Search Results: mother (413)

img_6513_1_Courtesy of Todd Mitchem

The first time Todd Mitchem’s mother was diagnosed with cancer, she says it scared him more than it did her. “He thought he was going to lose his mom,” Kenny Cummins says. “It was a very fearful time.”

When she was diagnosed with cancer a second time, she started using marijuana as medicine. “Once he saw what I was doing and how it was helping me, he started doing his own research,” Cummins says of her son. “He knew it was saving my life, and he knew it could help other people.”

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JackstonStormes.com
Jackson Stormes.


Jackson Stormes is one of the thousands of children in this country suffering from Dravet syndrome, a rare form of severe epilepsy that causes constant seizures and, generally, means a painful, poor quality of life for the children who have it. But for many, hope can be found in a low-THC, high-CBD cannabis extract that all but stops the seizures and allows kids to live a much more normal life. Sadly, Jackson hasn’t been able to access the high-CBD medicine where he lives in New Jersey, because that state’s program is being bogged down by inept program management and state leadership who would rather it all just go away says his mother, Jennie Stormes.
So with few other options, the Stormes family is uprooting and moving to Colorado where they know nobody, have no jobs but know that there is at least some hope for their son.

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Pink-haired ladies.

One day last October, just after 4:20pm, Candace Delaven Kelly answered a knock on her door to find state police and task force agents from the attorney general’s office “requesting permission” to enter and search her home, located in rural Buffalo Township , PA, where the biggest grass problems usually revolve around whose turn it is to mow it.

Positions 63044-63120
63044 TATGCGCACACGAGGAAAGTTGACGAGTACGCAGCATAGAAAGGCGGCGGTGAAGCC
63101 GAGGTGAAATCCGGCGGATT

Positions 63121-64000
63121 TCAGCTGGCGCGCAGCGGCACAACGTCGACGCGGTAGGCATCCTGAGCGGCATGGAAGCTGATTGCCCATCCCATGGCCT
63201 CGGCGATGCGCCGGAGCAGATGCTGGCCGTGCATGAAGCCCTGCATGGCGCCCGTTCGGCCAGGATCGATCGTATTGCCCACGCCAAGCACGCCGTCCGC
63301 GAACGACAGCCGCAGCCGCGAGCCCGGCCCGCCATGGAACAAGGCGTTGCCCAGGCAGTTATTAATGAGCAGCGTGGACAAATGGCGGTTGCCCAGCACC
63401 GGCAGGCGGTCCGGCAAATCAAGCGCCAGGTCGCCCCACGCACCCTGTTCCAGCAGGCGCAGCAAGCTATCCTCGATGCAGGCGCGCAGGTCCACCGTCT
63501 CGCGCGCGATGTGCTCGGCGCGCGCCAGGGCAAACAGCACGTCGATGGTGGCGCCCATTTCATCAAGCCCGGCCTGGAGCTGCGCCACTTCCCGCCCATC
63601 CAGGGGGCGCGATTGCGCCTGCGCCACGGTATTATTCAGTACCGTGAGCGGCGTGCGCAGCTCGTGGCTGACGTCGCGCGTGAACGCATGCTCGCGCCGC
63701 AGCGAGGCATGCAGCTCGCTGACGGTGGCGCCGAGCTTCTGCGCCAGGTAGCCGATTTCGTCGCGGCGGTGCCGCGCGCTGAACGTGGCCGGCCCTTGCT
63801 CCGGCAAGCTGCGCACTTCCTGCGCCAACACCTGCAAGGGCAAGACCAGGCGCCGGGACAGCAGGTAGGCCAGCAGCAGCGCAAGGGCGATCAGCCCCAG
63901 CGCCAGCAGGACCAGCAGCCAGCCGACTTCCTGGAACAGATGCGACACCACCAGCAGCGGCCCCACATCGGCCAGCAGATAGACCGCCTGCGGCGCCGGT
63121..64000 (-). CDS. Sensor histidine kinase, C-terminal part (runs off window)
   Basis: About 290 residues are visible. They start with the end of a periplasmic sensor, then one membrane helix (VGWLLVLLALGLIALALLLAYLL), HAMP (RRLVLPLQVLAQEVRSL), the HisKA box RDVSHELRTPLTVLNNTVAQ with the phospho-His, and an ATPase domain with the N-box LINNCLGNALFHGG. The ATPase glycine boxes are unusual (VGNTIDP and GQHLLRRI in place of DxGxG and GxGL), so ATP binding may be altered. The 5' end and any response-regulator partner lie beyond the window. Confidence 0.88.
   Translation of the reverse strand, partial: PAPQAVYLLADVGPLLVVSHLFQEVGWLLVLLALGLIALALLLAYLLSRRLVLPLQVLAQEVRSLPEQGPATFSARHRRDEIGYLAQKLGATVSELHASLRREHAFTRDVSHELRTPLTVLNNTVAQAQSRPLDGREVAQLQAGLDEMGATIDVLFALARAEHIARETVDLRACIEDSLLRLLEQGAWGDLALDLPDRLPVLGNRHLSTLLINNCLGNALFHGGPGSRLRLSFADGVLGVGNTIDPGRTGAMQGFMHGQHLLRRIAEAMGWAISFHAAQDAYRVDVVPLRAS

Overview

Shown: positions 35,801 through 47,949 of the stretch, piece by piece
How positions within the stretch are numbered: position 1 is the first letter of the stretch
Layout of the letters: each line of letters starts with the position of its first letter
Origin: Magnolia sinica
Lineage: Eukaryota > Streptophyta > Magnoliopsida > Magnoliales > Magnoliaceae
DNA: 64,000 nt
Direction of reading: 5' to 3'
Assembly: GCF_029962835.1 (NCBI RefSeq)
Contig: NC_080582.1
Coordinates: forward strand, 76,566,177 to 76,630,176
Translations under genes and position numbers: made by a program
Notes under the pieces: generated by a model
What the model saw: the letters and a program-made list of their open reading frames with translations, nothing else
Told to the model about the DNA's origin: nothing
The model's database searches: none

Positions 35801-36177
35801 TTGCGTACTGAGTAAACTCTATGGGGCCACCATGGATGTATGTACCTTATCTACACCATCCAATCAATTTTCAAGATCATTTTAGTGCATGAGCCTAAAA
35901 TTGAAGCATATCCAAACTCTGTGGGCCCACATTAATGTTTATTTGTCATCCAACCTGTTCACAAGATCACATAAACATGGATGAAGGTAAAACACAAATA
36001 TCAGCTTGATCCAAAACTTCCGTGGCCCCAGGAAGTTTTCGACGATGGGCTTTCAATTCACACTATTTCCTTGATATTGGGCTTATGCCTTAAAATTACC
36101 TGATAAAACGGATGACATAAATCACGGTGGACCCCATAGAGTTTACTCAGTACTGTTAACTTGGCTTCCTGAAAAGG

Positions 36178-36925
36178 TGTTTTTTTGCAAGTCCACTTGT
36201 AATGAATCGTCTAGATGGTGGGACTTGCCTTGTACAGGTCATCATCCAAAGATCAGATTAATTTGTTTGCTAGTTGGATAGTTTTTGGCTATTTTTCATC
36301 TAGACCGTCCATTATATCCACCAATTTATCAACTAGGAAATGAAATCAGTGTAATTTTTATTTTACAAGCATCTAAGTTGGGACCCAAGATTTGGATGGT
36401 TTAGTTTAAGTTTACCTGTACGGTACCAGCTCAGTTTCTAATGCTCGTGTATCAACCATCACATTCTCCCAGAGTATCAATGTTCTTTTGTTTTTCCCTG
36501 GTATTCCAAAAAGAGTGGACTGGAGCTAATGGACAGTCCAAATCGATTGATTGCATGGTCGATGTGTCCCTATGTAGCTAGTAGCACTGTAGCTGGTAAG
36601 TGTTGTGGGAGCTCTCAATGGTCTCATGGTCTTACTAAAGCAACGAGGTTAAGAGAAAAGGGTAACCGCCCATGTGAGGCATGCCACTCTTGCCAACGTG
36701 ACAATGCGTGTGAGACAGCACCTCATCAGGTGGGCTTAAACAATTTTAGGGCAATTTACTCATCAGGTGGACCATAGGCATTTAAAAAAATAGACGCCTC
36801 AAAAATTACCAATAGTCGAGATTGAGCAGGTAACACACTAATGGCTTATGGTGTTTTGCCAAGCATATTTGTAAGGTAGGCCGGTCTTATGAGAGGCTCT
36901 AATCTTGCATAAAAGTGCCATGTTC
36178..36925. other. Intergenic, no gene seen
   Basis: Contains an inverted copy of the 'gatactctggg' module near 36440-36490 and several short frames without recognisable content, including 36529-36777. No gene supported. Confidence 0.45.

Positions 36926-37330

Ms. Kelly really isn’t all that different than most 64-year-old ladies. Locks of gray hair pulled back in a simple braid, a gentle smile, a modest mobile home in Pennsylvania, five grandkids, 64 pounds of dank hydro expertly sealed and packaged , and just shy of $400,000 in cash stashed in duffel bags under the bed. Still, she let the officers in that day, and they reported being “overwhelmed” by the powerful aroma of weed that blasted them when they walked through the door.

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A Thai woman caught with nearly 40 pounds of pot in a bus station in Sungai Petani last February will be hung for her “crime” according to Malaysian English-language news site, The Star.
Thitapah Charoenchuea, a 26-year-old single mother of a ten-year-old daughter, has maintained that she is was framed and that this was someone else’s drug deal gone wrong. She says that a man she only knew as “Ali” approached her before she boarded a bus after a brief stop on a bus from Changlun to Kuala Lumpur and asked Thitapah to take care of his bags and he would meet her in Kuala Lumpur.

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Florida.

A Tampa woman wants to get medical marijuana to save her 2-year-old daughter’s life. Although she’s still getting her cancer-stricken daughter conventional treatment, such as radiation therapy, Moriah Barnhart says that’s not enough.
And she wants options other than just chemotherapy. Medical marijuana, Barnhart says, would work better than chemotherapy, particularly considering chemo’s long-term effects.As it is, medical marijuana remains illegal in Florida. Broward-Palm Beach New Times has the rest of this heart-wrenching story.